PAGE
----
1,041
    Post Thanks / Like

    Default

    I found this (free) book a while ago. It's supposed to be all about memorizing piano pieces, but I can't tell you if it works or not, as I haven't read the whole thing yet. You might want to look at it, though. http://www.pianofundamentals.com/

  10. #9
    Junior Member Jobe's Avatar
    Join Date
    May 2011
    Location
    Birmingham, Uk
    Posts
    39
    Post Thanks / Like

    Default

    I'm going to attempt some of this advice, for I too am hopeless at memorizing music and it seems like such a lovely skill. I used to be able to do it, and have still retained a few of the pieces such as Fur Elise, Turkish Rondo, Minute Waltz before I started properly having lessons (It wasn't in any way beneficial, but I'd always try to play really difficult pieces despite not having completed a single grade). That said, you'd hopefully be a good site reader if you don't memorize everything. It's one of my stronger points in comparison I think.
    Mstislav Rostropovich used to be able to learn an entire concerto in about a week and play in concert, without any sheet music in front of him. This could be a trait that's innate in some human beings and missing in others (myself, for instance).
    But this has made me right jealous...

  11. #10
    Newbies
    Join Date
    Sep 2011
    Posts
    5
    Post Thanks / Like

    Default

    My teacher makes me play the piece off sheet music at first, and then asks me to play it by heart right away, training my memory. He says that, true, some people have a good music talent. But if someone doesn't, it's not bad, because this is kind of skill that can be acquired with practice. Play with sheet music, and then try to play by heart right off the bat and try hard not to peek into the sheet music, no matter how few notes you remembered, try to make yourself remember the music, then, play again and let yourself peek and, so on and so on. At least it works for me, more or less. But I play the same piece over and over until I can freely play it at a rather fast pace.

  12. #11
    Banned
    Join Date
    Sep 2011
    Location
    Thunder-ten-tronckh
    Posts
    173
    Post Thanks / Like

    Default

    Quote Originally Posted by Xaltotun View Post
    When I played the piano ages ago, reading notes was extremely difficult for me. I had to learn ALL the pieces by heart, to be able to play them at all. That was the easy part for me. Once I slowly figured out the notes and learned how the piece "sung", the job was done and I could play it by heart. So I guess that our brains are different!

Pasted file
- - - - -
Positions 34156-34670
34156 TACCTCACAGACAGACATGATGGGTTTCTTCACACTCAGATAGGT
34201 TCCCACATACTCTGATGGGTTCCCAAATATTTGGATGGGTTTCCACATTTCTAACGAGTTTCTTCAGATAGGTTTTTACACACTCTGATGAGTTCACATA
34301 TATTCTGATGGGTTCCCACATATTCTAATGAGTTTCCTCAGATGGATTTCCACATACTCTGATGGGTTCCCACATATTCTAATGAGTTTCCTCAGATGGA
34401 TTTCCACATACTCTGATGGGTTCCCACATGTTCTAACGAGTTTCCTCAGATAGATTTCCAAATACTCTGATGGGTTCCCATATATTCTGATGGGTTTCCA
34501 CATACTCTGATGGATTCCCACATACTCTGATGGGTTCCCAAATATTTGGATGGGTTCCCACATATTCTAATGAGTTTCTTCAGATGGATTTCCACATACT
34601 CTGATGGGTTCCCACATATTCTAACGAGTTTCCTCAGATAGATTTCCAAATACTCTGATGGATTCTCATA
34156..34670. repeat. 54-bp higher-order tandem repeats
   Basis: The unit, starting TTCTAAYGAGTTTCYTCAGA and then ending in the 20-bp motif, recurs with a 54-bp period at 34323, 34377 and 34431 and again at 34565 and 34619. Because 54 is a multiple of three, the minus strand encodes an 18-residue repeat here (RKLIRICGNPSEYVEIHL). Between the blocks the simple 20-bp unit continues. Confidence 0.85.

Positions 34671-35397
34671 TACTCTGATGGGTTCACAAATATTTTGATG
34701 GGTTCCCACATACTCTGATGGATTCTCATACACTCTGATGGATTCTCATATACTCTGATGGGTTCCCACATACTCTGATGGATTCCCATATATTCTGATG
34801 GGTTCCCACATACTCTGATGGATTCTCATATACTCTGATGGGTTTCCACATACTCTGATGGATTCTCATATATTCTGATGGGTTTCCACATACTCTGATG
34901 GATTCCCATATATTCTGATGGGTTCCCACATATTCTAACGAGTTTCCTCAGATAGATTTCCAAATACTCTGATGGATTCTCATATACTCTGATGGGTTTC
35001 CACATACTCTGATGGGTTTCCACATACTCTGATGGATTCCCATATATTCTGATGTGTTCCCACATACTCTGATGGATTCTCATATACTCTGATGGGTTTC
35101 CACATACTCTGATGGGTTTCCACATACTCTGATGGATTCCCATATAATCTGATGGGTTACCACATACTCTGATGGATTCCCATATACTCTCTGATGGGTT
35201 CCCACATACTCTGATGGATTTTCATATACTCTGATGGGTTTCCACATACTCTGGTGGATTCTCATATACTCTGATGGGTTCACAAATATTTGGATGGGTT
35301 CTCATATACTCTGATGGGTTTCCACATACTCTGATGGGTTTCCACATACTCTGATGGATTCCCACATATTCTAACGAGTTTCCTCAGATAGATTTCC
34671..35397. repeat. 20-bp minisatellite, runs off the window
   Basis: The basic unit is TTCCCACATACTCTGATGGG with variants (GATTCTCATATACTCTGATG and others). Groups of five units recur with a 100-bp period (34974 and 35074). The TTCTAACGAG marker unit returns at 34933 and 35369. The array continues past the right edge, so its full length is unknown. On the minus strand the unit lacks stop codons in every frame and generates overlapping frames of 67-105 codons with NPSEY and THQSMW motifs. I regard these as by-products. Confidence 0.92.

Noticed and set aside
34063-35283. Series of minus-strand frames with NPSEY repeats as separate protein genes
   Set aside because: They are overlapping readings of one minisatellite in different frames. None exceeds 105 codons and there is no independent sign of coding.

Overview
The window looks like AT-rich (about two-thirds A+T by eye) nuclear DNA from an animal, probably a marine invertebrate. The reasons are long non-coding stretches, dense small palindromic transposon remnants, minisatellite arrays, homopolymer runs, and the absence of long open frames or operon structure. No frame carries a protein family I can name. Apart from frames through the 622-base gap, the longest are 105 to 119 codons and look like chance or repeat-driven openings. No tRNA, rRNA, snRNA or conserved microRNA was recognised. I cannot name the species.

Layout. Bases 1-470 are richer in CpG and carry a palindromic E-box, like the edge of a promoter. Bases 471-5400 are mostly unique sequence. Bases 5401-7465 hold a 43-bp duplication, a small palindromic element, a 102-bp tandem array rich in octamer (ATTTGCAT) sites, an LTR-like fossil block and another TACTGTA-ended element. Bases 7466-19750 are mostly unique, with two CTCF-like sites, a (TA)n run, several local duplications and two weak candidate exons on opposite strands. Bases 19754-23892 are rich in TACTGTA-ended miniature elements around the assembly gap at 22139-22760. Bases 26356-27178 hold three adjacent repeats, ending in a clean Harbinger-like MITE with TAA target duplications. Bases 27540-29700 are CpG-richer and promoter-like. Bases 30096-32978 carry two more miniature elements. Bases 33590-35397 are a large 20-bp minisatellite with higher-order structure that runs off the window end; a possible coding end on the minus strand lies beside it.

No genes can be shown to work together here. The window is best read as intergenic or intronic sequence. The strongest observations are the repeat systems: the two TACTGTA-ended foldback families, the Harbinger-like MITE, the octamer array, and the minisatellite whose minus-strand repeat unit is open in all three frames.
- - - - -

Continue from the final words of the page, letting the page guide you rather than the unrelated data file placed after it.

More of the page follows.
It's the exact same with me right now.

  13. #12
    Newbies
    Join Date
    Mar 2015
    Posts
    1
    Post Thanks / Like

    Default

    It might be to do with age. I'm doing Trinity exams late in life and cannot learn anything off by heart but can play all the stuff I learned as a child, a choir leader and arranger of songs. It's something to do with long and short-term memory.

  14. #13
    Senior Member pianississimo's Avatar
    Join Date
    Nov 2014
    Location
    Bradford, UK
    Posts
    265
    Post Thanks / Like

    Default

    I bought a book (Sight reading for Fun, P Lawson) which is a sight reading guide for grade 6 and above (It says grade 5 but it was published in 1992 and the ABRSM have reduced the requirements in sight reading up to grade 6 since then.)

    It advocates the practicing of playing chord progressions and of reading them from the page as you do it.
    This is to train your eye and your hands to fall into the common patterns of chords.
    An added benefit that I've found is that by reading chords as progressions helps to cement them into the memory better.
    Even very classical styles when the left hand chords are broken up can be identified and memorized in this way.

    You're a lot more advanced than me and probably already know all this but I know it is helping me!!

  15. Likes Taggart, Ingélou liked this post
  16. #14
    Senior Member JeffD's Avatar
    Join Date
    May 2017
    Location
    Upstate New York
    Posts
    641
    Post Thanks / Like

    Default

    I see this is an old thread, but it is still a relevant issue for many, I would think.

    I think remembering a tune or a piece is something you let happen, not something you go about doing, like memorizing. So what I do to is quite simple. I just play a single piece really often. No, really really often. When I am learning a new tune from sheet music I just play the potatoes out of it. Then I look away and play it, allowing myself to peek to peek. Then I gradually reduce the amount of peeks.

    It gets easier with practice, but its never easy, and the mental process is such a mystery. I don't know how it happens, but I can't make it happen faster.
    How did I become a senior member? I only recently figured out where the restrooms are.

Similar Threads

  1. iPhone App for learning Music Rhythm Notation?
    By midiman in forum Beginners
    Replies: 2
    Last Post: Feb-07-2011, 11:26
  2. Which software fo learning music?
    By Foriero in forum Community Forum
    Replies: 4
    Last Post: Jan-20-2011, 17:55
  3. Do you know any symphony by heart?
    By Whistlerguy in forum Orchestral Music
    Replies: 34
    Last Post: Nov-21-2010, 16:28
  4. Music is good for the heart!
    By Tapkaara in forum Community Forum
    Replies: 17
    Last Post: May-13-2009, 12:46
  5. Learning To Read Music
    By Pianoforte in forum Community Forum
    Replies: 13
    Last Post: Dec-21-2007, 17:36

Posting Permissions

  • You may not post new threads
  • You may not post replies
  • You may not post attachments
  • You may not edit your posts
  •